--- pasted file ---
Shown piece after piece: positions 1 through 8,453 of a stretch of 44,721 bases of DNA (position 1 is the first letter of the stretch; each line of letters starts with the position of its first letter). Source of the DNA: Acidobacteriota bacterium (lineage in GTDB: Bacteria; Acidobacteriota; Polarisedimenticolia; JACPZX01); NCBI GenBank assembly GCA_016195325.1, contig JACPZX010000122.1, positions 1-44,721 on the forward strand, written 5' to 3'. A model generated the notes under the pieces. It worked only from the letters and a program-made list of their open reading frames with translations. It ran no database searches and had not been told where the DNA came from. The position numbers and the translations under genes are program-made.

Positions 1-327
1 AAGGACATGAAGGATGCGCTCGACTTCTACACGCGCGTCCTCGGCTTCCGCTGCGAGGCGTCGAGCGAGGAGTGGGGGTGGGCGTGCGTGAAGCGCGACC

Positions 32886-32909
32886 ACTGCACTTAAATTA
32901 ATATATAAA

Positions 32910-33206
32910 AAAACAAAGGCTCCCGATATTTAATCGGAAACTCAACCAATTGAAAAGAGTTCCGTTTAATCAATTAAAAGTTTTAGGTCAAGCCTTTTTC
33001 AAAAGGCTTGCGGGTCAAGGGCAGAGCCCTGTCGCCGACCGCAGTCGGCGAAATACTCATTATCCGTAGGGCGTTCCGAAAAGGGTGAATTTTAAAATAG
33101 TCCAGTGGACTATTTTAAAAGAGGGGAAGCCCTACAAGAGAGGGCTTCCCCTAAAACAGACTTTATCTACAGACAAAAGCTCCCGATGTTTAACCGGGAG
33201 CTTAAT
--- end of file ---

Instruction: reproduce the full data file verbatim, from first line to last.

Shown piece after piece: positions 1 through 8,453 of a stretch of 44,721 bases of DNA (position 1 is the first letter of the stretch; each line of letters starts with the position of its first letter). Source of the DNA: Acidobacteriota bacterium (lineage in GTDB: Bacteria; Acidobacteriota; Polarisedimenticolia; JACPZX01); NCBI GenBank assembly GCA_016195325.1, contig JACPZX010000122.1, positions 1-44,721 on the forward strand, written 5' to 3'. A model generated the notes under the pieces. It worked only from the letters and a program-made list of their open reading frames with translations. It ran no database searches and had not been told where the DNA came from. The position numbers and the translations under genes are program-made.

Positions 1-327
1 AAGGACATGAAGGATGCGCTCGACTTCTACACGCGCGTCCTCGGCTTCCGCTGCGAGGCGTCGAGCGAGGAGTGGGGGTGGGCGTGCGTGAAGCGCGACC

Positions 32886-32909
32886 ACTGCACTTAAATTA
32901 ATATATAAA

Positions 32910-33206
32910 AAAACAAAGGCTCCCGATATTTAATCGGAAACTCAACCAATTGAAAAGAGTTCCGTTTAATCAATTAAAAGTTTTAGGTCAAGCCTTTTTC
33001 AAAAGGCTTGCGGGTCAAGGGCAGAGCCCTGTCGCCGACCGCAGTCGGCGAAATACTCATTATCCGTAGGGCGTTCCGAAAAGGGTGAATTTTAAAATAG
33101 TCCAGTGGACTATTTTAAAAGAGGGGAAGCCCTACAAGAGAGGGCTTCCCCTAAAACAGACTTTATCTACAGACAAAAGCTCCCGATGTTTAACCGGGAG
33201 CTTAAT